Book Review: The Virgin Suicides

Jeffrey Eugenides, 1993

Virgin suicide
What was that she cried?
No use in stayin'
On this holocaust ride
She gave me her cherry
She's my virgin suicide

The Virgin Suicides tackles the dilemma of angst-ridden adolescence, the downsides of being a girl, teenage sexuality, the anguish of yearning, and — of course — the complexity of suicide.

Set in '70s Michigan, The Virgin Suicides revolves around the Lisbon sisters, the sheltered daughters of a devout Catholic couple. The Lisbon girls become the center of intrigue and timeless fascination in an upper middle-class Grosse Pointe suburb, their tragedy haunting their neighbors through the years.

Cecilia Lisbon, the youngest, becomes the catalyst of her sisters' gradual descent into despondence. A tripster named Trip Fontaine also plays a key role in aggravating the sisters' fragility when he pursues the second youngest, Lux.

Mr. Eugenides uses the first-person plural narrative. Through an unnamed narrator reminiscing the not-so-happy past, we get to know the lives of the Lisbon girls. The narrator represents the boys who have encountered the Lisbon girls more than once, but usually gazing at them from afar, like a stalker or something — which is quite creepy but it's not. They're kinda like Dill and the Finch siblings in To Kill a Mockingbird, incessantly feeding their curiosity over their quasi-hermit neighbors.

Mr. Eugenides portrays the boys as hopeless romantics, tender creatures who want to save the girls but can't. They refer to their Lisbon souvenirs as "evidences," implicitly referring to the suicides as a crime in which the girls are the victims they weren't able to save.

The Virgin Suicides' themes are universal, it's just that the author grew up in that era, near that city. The Grosse Pointe suburb is a comfortable setting, almost uneventful. That's why the Lisbons' tragedies seem spectacular.

The novel's title has a multilayered meaning in it. Why “The Virgin Suicides?” It's because the Lisbon girls are innocent, they exist in a confined place where they are deprived of the outside world. The title can also refer to boys' lost innocence; through the Lisbon girls' suicides, the boys learn the painful lessons of life.

Much of the characters are scrutinized here than in Sofia Coppola's film. My most fave is Cecilia Lisbon, the eccentric sister.

13 year-old Cecilia is the youngest. Ceel — as Lux calls her — is the mysterious Lisbon sister. She escapes her parents' strict upbringing by writing on her journal and creating some poetry. She likes Celtic music, most likely because that kind of music exudes the feeling of being one with nature, which Cecilia empathizes with. She bites her fingernails, anxiety maybe?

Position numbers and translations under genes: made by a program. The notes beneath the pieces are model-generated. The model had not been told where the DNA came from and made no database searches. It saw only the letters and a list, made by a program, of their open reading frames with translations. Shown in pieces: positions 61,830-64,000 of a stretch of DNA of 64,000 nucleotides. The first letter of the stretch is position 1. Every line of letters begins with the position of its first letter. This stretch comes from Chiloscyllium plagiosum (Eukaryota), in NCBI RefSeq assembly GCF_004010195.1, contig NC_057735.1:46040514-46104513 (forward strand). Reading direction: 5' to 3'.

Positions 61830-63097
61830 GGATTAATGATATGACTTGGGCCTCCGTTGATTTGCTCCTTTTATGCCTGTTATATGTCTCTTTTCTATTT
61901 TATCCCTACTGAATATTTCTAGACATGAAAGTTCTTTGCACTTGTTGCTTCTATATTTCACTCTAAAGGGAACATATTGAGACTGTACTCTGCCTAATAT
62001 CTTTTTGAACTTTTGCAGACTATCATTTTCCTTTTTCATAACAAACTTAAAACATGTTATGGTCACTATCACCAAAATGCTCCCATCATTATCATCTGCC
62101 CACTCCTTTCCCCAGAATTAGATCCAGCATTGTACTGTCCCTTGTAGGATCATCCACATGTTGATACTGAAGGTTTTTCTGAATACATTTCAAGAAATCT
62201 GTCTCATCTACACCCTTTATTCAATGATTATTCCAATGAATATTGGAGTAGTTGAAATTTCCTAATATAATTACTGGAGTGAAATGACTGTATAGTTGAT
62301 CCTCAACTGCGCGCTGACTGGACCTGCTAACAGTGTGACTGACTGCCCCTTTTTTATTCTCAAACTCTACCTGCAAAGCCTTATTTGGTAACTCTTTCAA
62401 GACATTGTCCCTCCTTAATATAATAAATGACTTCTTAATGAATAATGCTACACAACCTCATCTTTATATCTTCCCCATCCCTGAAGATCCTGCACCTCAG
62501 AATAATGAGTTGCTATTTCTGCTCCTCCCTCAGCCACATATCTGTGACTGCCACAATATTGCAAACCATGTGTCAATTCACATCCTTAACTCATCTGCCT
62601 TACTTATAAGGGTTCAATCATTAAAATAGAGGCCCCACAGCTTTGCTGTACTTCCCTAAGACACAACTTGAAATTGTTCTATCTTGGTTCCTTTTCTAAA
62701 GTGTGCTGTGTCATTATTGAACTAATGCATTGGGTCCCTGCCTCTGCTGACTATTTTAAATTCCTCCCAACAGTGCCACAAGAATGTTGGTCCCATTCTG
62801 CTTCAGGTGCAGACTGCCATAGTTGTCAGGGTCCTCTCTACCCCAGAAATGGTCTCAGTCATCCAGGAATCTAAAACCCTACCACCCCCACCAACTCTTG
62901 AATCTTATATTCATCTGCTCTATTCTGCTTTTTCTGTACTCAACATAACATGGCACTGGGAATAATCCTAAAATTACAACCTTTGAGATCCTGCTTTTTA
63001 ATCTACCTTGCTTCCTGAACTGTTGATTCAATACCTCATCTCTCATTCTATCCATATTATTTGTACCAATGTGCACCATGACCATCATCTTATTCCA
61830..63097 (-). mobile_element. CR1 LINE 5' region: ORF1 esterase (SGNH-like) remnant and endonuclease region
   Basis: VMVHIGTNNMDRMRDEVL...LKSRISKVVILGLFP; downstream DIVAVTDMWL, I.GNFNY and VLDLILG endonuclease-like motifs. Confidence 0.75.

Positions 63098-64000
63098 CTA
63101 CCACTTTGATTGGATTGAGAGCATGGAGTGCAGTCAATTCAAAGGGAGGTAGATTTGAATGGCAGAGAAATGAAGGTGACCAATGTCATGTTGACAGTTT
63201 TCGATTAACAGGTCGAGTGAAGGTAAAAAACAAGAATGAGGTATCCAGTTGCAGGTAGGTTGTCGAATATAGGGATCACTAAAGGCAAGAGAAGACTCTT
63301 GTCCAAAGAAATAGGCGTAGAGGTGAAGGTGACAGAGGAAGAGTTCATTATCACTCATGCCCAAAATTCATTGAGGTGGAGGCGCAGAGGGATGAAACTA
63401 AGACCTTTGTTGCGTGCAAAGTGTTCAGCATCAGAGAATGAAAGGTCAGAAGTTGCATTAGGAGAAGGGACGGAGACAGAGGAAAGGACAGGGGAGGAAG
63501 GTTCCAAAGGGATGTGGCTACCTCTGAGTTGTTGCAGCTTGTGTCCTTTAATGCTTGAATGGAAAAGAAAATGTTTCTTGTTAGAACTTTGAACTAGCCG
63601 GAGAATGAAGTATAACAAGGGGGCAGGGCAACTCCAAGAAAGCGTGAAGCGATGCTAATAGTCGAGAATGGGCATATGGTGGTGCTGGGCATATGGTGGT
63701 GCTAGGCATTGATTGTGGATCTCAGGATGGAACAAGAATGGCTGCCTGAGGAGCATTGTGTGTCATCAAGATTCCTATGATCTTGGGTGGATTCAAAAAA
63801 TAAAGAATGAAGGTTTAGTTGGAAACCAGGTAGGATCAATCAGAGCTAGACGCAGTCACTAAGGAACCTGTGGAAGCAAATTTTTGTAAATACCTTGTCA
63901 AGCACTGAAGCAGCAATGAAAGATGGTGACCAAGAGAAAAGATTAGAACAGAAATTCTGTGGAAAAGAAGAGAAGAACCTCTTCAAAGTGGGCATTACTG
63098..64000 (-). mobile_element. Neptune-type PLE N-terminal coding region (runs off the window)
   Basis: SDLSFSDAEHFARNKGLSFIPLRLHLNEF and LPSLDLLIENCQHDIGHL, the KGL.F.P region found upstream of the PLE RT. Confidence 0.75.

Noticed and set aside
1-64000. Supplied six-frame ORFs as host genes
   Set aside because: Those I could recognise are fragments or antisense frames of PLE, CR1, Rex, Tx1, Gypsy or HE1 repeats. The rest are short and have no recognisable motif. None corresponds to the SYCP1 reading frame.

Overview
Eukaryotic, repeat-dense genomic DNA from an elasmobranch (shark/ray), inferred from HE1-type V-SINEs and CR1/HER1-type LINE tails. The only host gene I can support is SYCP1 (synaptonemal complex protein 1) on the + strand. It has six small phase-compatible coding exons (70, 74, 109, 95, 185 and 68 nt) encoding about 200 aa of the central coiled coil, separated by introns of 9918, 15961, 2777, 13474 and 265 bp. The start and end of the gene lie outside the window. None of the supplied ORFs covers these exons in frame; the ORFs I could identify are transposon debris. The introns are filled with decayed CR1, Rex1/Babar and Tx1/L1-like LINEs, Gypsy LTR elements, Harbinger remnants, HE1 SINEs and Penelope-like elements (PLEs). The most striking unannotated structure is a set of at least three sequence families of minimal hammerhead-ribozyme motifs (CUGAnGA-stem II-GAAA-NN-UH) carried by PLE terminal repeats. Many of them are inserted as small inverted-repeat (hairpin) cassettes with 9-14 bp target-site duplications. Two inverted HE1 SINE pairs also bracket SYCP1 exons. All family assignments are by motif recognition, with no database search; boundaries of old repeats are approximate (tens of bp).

Cecilia's name means "blind," which is what the narrator calls her and her sisters. Cecilia is kinda like Emily Brontë, stoic and all.

Our own knowledge of Cecilia kept growing after her death, too, with the same unnatural persistence. Though she had spoken only rarely and had had no real friends, everybody possessed his own vivid memories of Cecilia... A few of us had fallen in love with her, but had kept it to ourselves, knowing that she was the weird sister.

The novel is more depressing than Miss Coppola's film. That's the beauty of a book. You are not just an onlooker who feels, instead you are the creator of your feelings. With books, you direct your own film without the pressure of the producers and the possible backlash of critics.

The Virgin Suicides starts with a bittersweet tone, finally segueing to bitterness. If this novel is a person, I'd probably have this inexplicable infatuation towards it, just like what the boys felt for the Lisbon girls. Mr. Eugenides contemplatively weaves dark comedy with tragedy. He knows how to inject poetry into his prose.

They had killed themselves over our dying forests, over manatees maimed by propellers as they surfaced to drink from garden hoses; they had killed themselves at the sight of used tires stacked higher than the pyramids; they had killed themselves over the failure to find a love none of us could ever be. In the end, the tortures tearing the Lisbon girls pointed to a simple reasoned refusal to accept the world as it was handed down to them, so full of flaws.

I would love to read more of Mr. Eugenides' works, especially Middlesex since I've heard a lot of good things about that novel.

The Virgin Suicides is a harrowing meditation of lost innocence, somehow echoing the cynicism of Miss Sylvia Plath's works. The Virgin Suicides is a truly impressive debut novel from one of the word wizards of American literature.

In the end we had pieces of the puzzle, but no matter how we put them together, gaps remained, oddly shaped emptinesses mapped by what surrounded them, like countries we couldn't name.

DISCLAIMER: No copyright infringement intended. I don't own or claim to own any of the photos used.

No comments:

Post a Comment